Individuals with a PhD in Regulatory Science have the necessary science, management and legal background to work a variety of careers. These jobs range in duties from ensuring compliance with regulations to teaching in a classroom. Compare and contrast a few of the career options for individuals with a PhD in Regulatory Science.
Career Options for a PhD in Regulatory Science
|Job Title||Median Salary||Job Growth (2016-2026)**|
|Medical Writers||$70,896 (2018)*||11% (for all technical writers)|
|Regulatory Affairs Managers||$96,034 (2018)*||8% (for managers, all other)|
|Clinical Research Coordinators||$48,176(2018)*||10% (for all natural sciences managers)|
|Postsecondary Teachers||$75,430 (2016)**||15%|
|Compliance Managers||$75,825 (2018)*||8% (for managers, all other)|
Source: *Payscale.com, **U.S. Bureau of Labor Statistics
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Career Information for Regulatory Science PhDs
Medical writers are considered a type of technical writer, and these professionals usually only need a bachelor's degree; however, a PhD in Regulatory Science would give graduates advanced knowledge concerning drug development and other medical topics as well as the advanced research and writing skills needed to present technical medical terms and concepts in a way that is easy to understand for readers. These writers must organize their work, maintain copies of drafts and continuously edit and update their work as needed. They may also utilize pictures, diagrams or other visuals to help make their writing understandable.
Regulatory Affairs Managers
Most regulatory affairs managers need at least a bachelor's degree, but those with a PhD in Regulatory Science may work in advanced positions with their expertise in the field. These managers work for a variety of organizations to ensure that all production and operation procedures comply with current laws and regulations in that particular industry. This task requires them to be fully up to date on current regulations in order to help develop the necessary procedures for compliance. They also help coordinate the distribution of regulatory information across the different departments involved and often need to run reports and submit them to the necessary regulatory agencies.
Clinical Research Coordinator
Clinical research coordinators may hold an undergraduate or graduate degree in science, but they must have work experience as a scientist. Individuals with a background in regulatory science may oversee teams of chemists, biologists and other scientists working on developing and/or testing drugs, food products and other medical devices to ensure that their work is accurate and that all safety rules and regulations are obeyed. Clinical research coordinators may help train scientists working on a project in procedural requirements as needed as well as handle the administrative duties of a project, such as managing the budget. These coordinators also stay in close contact with the client and upper management to inform them of any progress and/or issues that arise.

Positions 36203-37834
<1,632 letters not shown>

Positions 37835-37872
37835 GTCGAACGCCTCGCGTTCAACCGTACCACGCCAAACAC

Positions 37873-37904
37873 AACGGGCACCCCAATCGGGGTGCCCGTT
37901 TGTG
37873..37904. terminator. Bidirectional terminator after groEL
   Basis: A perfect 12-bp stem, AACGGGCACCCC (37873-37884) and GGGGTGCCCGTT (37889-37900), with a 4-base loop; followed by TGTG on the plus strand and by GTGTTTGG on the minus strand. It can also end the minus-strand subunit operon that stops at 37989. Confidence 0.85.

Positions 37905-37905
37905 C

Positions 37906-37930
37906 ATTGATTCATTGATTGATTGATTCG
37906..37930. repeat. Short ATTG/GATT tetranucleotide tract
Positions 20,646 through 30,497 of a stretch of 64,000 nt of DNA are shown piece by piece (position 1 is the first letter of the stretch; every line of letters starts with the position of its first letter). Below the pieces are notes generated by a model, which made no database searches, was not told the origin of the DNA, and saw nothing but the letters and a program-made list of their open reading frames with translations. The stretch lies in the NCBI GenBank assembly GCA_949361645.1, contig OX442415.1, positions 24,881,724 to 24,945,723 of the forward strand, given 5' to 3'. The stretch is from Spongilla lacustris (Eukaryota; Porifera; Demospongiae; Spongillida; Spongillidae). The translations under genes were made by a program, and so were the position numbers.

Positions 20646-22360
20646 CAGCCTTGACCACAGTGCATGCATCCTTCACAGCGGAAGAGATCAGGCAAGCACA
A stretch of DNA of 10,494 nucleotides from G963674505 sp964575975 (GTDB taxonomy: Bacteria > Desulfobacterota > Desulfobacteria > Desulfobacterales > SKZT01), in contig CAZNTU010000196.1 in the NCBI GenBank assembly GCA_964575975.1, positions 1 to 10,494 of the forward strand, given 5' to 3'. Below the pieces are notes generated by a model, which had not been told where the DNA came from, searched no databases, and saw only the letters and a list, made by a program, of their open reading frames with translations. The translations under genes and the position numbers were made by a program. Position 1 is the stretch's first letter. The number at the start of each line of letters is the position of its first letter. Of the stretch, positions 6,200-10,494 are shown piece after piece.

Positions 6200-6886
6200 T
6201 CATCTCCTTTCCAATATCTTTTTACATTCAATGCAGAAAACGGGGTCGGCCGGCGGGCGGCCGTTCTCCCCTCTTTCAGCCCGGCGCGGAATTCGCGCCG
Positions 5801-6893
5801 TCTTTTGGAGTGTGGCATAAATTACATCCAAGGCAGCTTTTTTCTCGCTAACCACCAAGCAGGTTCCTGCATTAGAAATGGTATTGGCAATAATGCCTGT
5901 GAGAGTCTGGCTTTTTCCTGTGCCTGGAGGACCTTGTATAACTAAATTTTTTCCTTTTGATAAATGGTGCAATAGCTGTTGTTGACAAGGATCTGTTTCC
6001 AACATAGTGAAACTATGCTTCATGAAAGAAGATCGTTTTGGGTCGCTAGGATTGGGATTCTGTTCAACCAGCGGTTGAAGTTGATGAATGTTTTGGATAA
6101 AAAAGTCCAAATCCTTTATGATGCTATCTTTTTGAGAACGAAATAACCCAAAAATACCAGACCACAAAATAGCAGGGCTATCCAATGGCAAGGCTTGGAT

Postsecondary teachers typically need a PhD to teach courses at a postsecondary institution, although some may only need a master's degree. A degree in regulatory science could qualify graduates to teach various of courses in regulatory science, chemistry, biology or even law. Educators at this level must develop their own material for each course they teach and may be responsible for advising undergraduate students and/or supervising graduate students with their studies. Most postsecondary teachers also perform research in their particular area of expertise while working at the institution.
Individuals with a PhD in Regulatory Science may also work as compliance managers for various organizations. Their knowledge of patents and the regulatory process allows them to check compliance with various laws and regulations, whether by investigating different activities or conducting audits. These managers may train employees on proper procedures and reporting methods and update executives on the effectiveness of any compliance policies.
Graduates with a PhD in Regulatory Science can pursue several different supervisory positions in the area of regulatory affairs as well as positions as educators. According to Payscale.com, most of these positions make a median salary greater than $70,000.